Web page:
The tour is co-sponsored by the Public Broadcasting System (locally by NJN) and the Florida-based Harris Corporation, the $3.8 billion company that manufactures semi-conductors, communications equipment, and -- through Lanier Worldwide -- office equipment.
But in spite of strict FCC deadlines, digital television also has a long way to go. By next May, all commercial stations in the Princeton area are required to transmit some sort of digital signal. Yet not until 2004 are stations being required to simulcast 75 percent of their programming on their DTV channels. By 2006, assuming that 85 percent of the TV households in its area can receive a digital signal, each station is supposed to end its analog broadcasting.
Williams has the engineer's enthusiasm for showing how the digital signal transmits "from glass to glass," from the lens of the camera to the monitor screen. If digital television is so wonderful, what worries him about it? His reply: "There are people who would advocate using it at less than its full capacity." He points to a monitor showing one of today's sitcoms, then to the HDTV monitor showing a nature scene in fabulous colorful detail. "We have an opportunity to bring that kind of clarity for the first time in the history of man. Some people would have us stay with the old kind."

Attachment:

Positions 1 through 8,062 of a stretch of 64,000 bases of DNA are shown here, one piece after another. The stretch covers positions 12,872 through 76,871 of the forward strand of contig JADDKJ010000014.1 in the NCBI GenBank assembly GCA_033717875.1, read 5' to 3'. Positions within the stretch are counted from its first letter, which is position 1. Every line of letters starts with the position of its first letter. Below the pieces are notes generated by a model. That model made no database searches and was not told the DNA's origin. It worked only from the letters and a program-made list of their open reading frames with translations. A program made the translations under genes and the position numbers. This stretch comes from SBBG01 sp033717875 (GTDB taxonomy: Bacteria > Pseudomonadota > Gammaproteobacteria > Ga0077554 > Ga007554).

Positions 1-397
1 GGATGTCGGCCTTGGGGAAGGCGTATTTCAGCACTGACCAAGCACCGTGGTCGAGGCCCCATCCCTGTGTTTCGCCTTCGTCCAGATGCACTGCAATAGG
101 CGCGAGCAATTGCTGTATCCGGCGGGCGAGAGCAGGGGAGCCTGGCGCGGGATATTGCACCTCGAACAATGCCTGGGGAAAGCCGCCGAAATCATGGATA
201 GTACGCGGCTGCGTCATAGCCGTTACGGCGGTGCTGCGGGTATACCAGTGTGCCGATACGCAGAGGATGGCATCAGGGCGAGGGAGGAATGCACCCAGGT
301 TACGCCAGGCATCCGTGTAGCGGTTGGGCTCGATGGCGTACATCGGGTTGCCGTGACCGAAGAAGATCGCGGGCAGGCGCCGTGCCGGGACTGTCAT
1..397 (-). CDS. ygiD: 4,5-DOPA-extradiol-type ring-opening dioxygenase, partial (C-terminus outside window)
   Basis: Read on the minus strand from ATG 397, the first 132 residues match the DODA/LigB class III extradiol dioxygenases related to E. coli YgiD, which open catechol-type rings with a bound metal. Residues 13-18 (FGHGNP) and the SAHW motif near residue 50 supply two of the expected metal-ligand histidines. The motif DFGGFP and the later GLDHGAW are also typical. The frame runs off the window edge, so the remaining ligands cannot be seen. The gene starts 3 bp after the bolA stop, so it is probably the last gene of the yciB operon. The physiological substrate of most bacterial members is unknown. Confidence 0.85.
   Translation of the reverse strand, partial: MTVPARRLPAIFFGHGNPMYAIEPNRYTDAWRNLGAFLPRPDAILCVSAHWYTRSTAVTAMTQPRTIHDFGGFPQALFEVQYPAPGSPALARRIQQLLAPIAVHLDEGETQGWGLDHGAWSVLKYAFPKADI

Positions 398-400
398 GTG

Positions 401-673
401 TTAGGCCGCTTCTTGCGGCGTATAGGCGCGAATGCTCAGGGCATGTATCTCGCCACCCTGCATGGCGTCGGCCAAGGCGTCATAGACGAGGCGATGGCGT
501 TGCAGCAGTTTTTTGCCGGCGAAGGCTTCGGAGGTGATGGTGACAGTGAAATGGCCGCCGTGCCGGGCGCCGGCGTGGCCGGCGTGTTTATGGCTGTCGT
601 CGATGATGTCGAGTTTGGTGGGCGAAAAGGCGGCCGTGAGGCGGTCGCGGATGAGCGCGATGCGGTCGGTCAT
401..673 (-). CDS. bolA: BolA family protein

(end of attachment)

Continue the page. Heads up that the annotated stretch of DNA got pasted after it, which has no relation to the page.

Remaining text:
-- Barbara Fox
The north side of Alexander Road, from Route 1 to the Princeton Junction train station, is alive with activity in every block. Compass Development, Nexus Properties, Bohren's Moving & Storage, Trammel Crow, and Princeton Metro Properties -- all are getting ready for new space -- some of it speculative -- or new tenants.
Compass Development is starting a multimillion renovation construction of 693 Alexander Road. The 32,000 square foot commercial building sits on 4.8 acres of prime property across from the Hyatt and had been marketed by Bill Barish of Commercial Property Network for $1.7 million. The footprint of the renovated buildings will be smaller, but the total footage will expand to more than 47,000 square feet.
"The site is obviously in a very desirable location. It will be a major demolition, reconstruction, and conversion project. For all intents and purposes every part of the existing structure will be changed," says Jalsa Urubshurow, a principal of Deer Park Drive-based Compass Realty and Development, which will own and lease the building. He is also associated with All-Tech, the largest residential carpentry contractor in the tristate area, and with Nomadic Expeditions, a leading supplier of specialty travel to Mongolia.